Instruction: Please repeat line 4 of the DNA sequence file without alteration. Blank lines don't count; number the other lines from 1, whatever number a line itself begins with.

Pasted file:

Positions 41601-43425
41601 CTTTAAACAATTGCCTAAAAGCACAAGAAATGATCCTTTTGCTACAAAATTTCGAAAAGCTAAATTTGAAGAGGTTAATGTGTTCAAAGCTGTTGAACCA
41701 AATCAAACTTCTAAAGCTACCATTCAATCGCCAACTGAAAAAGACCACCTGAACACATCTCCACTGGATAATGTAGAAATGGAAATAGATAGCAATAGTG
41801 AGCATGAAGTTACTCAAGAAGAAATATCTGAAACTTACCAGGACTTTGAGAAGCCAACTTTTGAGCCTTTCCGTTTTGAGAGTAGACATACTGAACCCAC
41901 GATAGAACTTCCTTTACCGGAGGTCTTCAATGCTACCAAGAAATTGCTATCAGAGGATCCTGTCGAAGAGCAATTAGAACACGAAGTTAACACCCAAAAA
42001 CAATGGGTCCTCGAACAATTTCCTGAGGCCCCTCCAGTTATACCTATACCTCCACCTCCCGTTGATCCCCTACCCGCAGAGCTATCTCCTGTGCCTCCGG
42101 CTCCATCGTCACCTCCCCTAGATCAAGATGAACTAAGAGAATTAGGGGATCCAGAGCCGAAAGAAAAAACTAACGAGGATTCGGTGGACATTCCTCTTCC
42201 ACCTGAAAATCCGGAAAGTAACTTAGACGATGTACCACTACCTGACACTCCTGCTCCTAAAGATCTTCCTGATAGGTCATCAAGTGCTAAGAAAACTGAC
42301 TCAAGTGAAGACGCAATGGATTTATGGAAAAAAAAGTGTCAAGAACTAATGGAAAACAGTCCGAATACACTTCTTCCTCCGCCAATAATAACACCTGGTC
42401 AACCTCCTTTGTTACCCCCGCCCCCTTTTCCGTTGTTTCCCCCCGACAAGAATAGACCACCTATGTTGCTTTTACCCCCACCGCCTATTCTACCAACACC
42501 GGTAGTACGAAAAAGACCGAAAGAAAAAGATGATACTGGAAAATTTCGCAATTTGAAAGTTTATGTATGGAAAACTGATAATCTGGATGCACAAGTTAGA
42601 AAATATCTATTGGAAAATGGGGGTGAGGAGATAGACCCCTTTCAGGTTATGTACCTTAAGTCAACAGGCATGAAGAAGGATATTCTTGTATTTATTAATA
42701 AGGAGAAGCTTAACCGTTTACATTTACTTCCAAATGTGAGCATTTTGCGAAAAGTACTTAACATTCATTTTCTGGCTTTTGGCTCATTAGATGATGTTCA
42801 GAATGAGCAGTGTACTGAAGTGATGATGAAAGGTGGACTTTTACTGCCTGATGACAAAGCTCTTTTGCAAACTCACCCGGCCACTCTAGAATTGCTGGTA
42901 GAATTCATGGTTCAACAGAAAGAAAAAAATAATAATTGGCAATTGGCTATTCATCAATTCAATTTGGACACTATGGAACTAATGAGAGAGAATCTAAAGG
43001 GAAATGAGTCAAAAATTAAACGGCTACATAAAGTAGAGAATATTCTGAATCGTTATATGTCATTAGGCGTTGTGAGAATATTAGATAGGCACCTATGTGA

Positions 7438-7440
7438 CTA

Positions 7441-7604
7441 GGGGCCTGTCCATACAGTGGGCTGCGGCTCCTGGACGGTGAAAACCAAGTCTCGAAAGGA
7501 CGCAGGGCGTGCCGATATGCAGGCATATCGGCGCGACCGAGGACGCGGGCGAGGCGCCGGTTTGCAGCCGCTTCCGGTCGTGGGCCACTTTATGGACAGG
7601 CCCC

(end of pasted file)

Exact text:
41801 AGCATGAAGTTACTCAAGAAGAAATATCTGAAACTTACCAGGACTTTGAGAAGCCAACTTTTGAGCCTTTCCGTTTTGAGAGTAGACATACTGAACCCAC